The Effects of COVID-19 on the Supply and Demand of Gold

Gold Corona Krise

Since the outbreak of COVID-19 in early 2020, life as we know it has, for the most part, changed, and this change has also affected the gold industry and gold as a raw material. So, exactly what impact has the pandemic had on the supply of, and demand for, gold?

Although perhaps somewhat surprising, the amount of gold mined in Europe has almost doubled in the past decade with over 30 tonnes of gold being mined by 2020 in comparison to the 16.7 tonnes recorded by 2010. Despite this seemingly large jump, however, the proportion of volume extracted worldwide is still less than one percent and is, therefore, practically negligible.

What has become much more serious for the supply of gold is the various lockdowns that have swept European countries. Since most jewellers, goldsmiths and scrap gold buyers were forced to close their doors more often than they were able to have them open, the amount of scrap gold in Europe during 2020 inevitably declined, which resulted in a stark contrast to the rest of the world as, globally, one percent more old gold was recycled than in 2019, which was due to the significantly increased exchange rates.

Furthermore, the effects continued to be felt in other areas as production in the mines also fell to its lowest level since 2015. In China alone, which is attributed with the largest production levels in comparison to any other country, the pandemic forced several production stoppages. More seriously affected, however, was the demand for gold.

The most important customer for the gold precious metal industry is traditionally the jewellery sector. However, the desire for high-quality jewellery collapsed completely last year, particularly in Asia. It was even more burdensome in the largest markets of China and India, and the industry in its entirety had to cope with a 34% decline worldwide. The jewellery manufacturers in Germany, however, seemed to get off comparatively lightly as a decline of only 15% was registered.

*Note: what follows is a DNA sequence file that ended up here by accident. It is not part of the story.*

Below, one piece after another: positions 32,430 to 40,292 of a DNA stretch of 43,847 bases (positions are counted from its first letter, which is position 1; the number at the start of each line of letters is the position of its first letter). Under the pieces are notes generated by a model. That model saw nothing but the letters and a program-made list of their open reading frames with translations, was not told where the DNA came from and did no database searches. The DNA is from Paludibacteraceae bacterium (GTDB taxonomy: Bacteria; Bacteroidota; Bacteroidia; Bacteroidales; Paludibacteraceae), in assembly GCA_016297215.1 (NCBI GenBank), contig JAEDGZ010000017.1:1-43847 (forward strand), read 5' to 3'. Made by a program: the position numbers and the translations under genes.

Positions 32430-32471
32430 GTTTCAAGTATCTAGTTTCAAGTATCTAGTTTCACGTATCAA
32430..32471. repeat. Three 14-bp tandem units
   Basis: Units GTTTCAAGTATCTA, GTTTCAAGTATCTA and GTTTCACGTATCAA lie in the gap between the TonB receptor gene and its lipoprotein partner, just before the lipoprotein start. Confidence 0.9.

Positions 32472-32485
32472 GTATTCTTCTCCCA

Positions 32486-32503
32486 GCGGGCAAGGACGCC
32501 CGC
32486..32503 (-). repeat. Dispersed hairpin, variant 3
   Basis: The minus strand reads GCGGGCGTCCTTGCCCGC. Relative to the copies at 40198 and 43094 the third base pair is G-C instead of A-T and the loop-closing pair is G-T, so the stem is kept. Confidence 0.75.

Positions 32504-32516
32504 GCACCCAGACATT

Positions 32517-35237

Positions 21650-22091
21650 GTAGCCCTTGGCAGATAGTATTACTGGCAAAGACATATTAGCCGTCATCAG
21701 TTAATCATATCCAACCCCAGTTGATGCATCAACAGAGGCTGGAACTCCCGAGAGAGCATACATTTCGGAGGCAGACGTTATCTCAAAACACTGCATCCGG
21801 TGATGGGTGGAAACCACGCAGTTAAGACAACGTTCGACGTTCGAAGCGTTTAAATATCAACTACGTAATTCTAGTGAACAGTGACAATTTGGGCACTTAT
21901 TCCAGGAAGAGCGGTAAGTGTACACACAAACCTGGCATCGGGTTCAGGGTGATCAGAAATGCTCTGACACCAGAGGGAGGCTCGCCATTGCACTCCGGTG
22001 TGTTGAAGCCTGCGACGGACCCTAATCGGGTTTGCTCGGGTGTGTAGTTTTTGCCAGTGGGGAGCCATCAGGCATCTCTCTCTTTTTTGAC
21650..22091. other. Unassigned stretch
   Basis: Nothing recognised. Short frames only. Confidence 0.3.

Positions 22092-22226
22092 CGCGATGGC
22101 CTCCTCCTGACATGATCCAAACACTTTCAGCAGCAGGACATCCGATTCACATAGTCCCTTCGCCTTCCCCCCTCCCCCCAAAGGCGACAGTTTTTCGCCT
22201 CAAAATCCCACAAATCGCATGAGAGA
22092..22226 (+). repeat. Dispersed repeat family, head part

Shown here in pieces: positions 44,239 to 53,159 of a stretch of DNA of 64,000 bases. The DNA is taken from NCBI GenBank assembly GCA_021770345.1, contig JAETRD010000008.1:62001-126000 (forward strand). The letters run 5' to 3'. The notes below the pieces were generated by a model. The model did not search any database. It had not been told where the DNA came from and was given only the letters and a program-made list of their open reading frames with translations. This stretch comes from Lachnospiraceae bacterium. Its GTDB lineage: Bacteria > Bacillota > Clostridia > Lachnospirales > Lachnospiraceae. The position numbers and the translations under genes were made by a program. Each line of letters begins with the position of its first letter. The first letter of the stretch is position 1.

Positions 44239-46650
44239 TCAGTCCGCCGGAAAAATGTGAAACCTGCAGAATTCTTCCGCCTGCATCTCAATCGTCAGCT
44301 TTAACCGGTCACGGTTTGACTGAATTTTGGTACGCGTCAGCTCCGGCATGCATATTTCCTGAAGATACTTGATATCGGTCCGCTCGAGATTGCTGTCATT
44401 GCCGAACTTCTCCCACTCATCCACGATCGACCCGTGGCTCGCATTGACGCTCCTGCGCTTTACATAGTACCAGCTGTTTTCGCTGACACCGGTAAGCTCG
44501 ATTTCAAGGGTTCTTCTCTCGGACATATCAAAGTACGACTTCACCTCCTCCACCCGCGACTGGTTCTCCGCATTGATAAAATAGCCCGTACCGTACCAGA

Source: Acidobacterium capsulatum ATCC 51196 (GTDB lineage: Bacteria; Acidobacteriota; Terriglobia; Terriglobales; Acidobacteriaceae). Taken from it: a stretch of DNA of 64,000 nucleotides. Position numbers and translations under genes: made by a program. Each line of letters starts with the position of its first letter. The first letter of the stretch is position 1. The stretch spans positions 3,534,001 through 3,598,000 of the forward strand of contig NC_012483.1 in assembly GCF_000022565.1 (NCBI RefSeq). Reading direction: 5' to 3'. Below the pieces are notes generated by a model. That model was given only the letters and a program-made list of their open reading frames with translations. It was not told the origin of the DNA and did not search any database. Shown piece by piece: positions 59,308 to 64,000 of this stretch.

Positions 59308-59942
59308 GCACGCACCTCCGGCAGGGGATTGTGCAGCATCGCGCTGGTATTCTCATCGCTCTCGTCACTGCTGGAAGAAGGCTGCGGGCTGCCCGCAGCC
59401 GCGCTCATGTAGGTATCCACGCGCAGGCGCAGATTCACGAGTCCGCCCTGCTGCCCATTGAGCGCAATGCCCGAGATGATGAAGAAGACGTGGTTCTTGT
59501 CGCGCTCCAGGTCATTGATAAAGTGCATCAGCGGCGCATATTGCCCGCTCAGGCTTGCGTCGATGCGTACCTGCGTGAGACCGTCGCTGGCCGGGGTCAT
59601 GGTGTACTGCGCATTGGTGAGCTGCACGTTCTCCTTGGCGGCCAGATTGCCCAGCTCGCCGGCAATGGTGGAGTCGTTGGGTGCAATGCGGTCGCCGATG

In return, due to concerns regarding the global economy, enormous sums of money were spent on gold as an investment metal – showing once again that it lives up to its reputation as a safe haven in uncertain times. For the first time on record, more physical gold was used in investment products than in jewellery. Exchange Traded Funds (ETFs) were particularly in demand in the Anglo-Saxon region and were able to increase the stored stocks by an incredible 877 tonnes. In Central Europe, it was more physical metals such as bars and coins that were in demand with investors as 163.4 tonnes of investment gold products were purchased in Germany alone – an increase of 82%.

Fluctuations in supply and demand are generally not unusual, even if the shifts in the past year were greater than have been previously experienced. The logistical issues associated with the pandemic, which had sometimes drastic effects on availability and conditions, became the bigger problem. By far the largest share of precious metals that are sent across national borders is sent by air freight for security reasons, and the majority of this in the „belly“ of passenger planes. However, such planes have only flown sporadically since the pandemic began, and some destinations have received little or no flights at all. The result has been that although enough gold is available, it has been unable to get where it is needed. At the peak of the first wave of the pandemic in spring 2020, there were upheavals at the New York commodity exchange COMEX because not enough physical material could be delivered from London.

A similar „supply“ problem existed in the European markets as well. For the physical supply of the local markets, gold buyers have become increasingly important over the past fifteen years. However, as noted, most have been in lockdown for some time, so that source has momentarily dried up due to measures taken to contain the pandemic. The manufacturers of precious metal products, therefore, needed to look for alternatives and found them mainly at the big banks in London or the refineries in Switzerland. Both sources, however, have been more complicated to tap into than the usual local markets, especially since the large Swiss refineries had to close their doors completely due to the pandemic.

We assume that there will be further upheavals in the flow of gold in the future. However, there is reasonable hope that the greatest difficulties have now been overcome.